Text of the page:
The activist asked in his letter to delete this article that marginalizing a large number of Libyans who had fought against the Gaddafi regime for long time:

More practically speaking, it is our strong recommendation that Article 16, item 1 should be amended to remove the requirement for dual nationalities citizens to relinquish their dual nationality before registering themselves as an electoral candidate. As long as Libyan has a valid Libyan citizenship and has not committed any crimes, then he or she should be eligible to both vote AND run for elections. The two key tenets of a true democratic process.
Libyan dual citizens proved their loyalty to Libya during their long years of exile and more recently during the blessed Feb17th revolution. They provide Libya with a powerful asset of education and experience that the country desperately needs to achieve the goals set out by the Feb17th revolution. The solution that serves Libya best is enabling these patriotic Libyan citizens to serve their country without any discrimination or limitation.

On the other hand, a number of other activists as well as some of the civil organizations protested January 4 in front of the prime minister office in the Libyan capital Tripoli, against the election rule that gives women 10pc of the seats in Congress, or 20 out of 200 seats. This protest was organized by “The Free Generation Movement” as well as some other Women Rights organisations.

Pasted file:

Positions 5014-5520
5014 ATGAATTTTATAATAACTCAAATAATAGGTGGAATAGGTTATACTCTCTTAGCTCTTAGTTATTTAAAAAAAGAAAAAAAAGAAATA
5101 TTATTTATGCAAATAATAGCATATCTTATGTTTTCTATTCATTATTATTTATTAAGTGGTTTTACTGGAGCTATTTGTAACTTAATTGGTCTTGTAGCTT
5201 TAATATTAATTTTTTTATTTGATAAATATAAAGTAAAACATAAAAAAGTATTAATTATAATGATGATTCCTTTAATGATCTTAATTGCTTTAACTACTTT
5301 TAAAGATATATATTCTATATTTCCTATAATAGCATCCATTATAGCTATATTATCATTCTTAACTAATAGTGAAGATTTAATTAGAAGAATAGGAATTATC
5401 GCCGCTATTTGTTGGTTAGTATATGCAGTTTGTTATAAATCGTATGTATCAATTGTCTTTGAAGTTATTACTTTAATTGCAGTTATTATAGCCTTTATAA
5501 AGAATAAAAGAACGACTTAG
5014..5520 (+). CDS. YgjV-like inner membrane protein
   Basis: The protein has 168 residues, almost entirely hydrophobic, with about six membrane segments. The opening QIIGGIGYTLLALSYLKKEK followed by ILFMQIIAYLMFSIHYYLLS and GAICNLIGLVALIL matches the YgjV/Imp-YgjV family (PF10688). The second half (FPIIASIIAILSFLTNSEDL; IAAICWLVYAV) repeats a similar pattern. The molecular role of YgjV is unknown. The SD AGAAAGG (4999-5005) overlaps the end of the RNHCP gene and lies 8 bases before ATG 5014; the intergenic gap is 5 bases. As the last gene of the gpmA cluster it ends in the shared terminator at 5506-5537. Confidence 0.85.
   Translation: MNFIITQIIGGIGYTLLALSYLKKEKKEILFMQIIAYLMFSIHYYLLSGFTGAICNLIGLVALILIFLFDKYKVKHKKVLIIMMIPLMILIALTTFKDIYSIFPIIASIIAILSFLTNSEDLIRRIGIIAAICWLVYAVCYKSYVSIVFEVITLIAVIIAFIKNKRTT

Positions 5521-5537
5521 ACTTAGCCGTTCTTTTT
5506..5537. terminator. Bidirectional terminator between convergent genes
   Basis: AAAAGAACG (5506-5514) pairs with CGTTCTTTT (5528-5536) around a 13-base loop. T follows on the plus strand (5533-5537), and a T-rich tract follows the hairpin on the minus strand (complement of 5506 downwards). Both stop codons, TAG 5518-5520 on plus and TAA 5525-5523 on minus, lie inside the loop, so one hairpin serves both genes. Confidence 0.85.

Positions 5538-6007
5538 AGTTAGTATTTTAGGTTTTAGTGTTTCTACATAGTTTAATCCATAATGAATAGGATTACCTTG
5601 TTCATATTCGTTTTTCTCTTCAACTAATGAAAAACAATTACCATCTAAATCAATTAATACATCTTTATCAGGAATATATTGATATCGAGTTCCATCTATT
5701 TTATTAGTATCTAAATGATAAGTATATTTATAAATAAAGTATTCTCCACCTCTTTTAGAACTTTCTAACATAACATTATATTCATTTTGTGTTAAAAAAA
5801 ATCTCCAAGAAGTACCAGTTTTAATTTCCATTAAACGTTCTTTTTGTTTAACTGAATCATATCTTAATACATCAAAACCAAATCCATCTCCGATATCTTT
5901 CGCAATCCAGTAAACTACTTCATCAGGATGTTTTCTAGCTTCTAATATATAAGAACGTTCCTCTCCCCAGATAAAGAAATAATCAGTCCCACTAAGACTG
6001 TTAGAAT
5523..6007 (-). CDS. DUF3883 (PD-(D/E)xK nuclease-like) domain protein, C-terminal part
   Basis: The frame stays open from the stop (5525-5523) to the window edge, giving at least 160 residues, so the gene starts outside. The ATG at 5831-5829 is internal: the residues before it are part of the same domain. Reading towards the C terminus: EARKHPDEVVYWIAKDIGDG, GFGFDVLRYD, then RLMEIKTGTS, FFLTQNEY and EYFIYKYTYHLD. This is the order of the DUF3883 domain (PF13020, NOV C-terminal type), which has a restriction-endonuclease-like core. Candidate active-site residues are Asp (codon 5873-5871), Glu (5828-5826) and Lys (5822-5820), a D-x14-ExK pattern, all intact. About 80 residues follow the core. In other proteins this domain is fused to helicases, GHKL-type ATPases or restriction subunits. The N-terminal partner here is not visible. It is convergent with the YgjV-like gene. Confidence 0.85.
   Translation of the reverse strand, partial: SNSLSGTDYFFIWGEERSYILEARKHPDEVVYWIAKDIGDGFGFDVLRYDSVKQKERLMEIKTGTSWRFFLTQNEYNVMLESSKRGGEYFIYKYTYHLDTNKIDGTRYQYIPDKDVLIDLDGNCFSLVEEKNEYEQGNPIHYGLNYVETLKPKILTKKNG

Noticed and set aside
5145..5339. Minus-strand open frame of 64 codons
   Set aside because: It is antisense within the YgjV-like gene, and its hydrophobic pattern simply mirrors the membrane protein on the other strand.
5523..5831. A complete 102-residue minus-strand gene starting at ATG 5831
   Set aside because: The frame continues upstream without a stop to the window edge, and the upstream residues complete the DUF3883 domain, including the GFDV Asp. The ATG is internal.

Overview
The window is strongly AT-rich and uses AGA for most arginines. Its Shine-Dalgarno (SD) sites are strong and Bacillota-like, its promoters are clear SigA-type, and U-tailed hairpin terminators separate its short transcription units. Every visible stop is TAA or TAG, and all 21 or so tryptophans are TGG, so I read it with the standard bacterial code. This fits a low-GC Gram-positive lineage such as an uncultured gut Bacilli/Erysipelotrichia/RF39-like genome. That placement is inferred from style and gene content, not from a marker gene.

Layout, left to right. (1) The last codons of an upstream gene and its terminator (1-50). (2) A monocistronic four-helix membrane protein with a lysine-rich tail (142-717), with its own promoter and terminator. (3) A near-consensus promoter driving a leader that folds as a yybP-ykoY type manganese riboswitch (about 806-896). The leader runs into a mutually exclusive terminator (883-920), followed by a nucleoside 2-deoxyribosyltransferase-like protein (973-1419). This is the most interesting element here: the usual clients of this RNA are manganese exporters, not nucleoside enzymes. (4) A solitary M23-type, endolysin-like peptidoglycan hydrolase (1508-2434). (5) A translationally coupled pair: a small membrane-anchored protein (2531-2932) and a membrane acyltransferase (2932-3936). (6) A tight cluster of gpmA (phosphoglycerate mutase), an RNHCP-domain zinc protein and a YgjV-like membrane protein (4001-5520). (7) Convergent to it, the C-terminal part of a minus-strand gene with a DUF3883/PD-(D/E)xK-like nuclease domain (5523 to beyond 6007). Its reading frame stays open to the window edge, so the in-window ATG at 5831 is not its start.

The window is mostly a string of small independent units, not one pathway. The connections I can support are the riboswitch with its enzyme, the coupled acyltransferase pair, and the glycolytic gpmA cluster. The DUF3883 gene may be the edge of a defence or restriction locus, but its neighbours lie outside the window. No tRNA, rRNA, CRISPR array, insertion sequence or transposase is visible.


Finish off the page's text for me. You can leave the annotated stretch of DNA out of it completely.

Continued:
Details of the protest were posted on Facebook here:

The Free Generation Movement: All Women, men, Human Rights Activists, are invited to join in a demonstration opposing the 10% quota, outside the Prime Ministers Office, Treg Sikka, Tripoli, on Wednesday January 4th 2012 at 10:00 a.m.

Libyan political activist Hafed AlGhwell notes:

@HafedAlGhwell: Libyan #women are planning demonstrations in Tripoli & BenGhazi to protest the new election law in #libya

And social activist, Noor Toshana, expresses her displeasure for the article on women in the elections:

@NoorToshani: Don't tell me #LibyanWomen are politically ignorant. Relatively speaking, EVERYONE is. Gaddafi left no room for political practice/engagement

Activist, Joanne Leo, put a link of the Libyan Elections website, asking Libyans who have comments or complaints to send feedback:

@FromJoanne: #Libya #ATTENTION Send your Comments on Draft #ELECTION #LAW NOW Click “Send feedback” on website

Meanwhile, activists still hope that the government will take their views into consideration regarding these two articles. In the coming days the Electoral Law Committee, Council of Ministers and the National Transitional Council will be meeting to discuss the electoral law draft and decide in the light of citizens’ comments. The elections are slated to be held in June.

This post is part of our special coverage Libya Uprising 2011.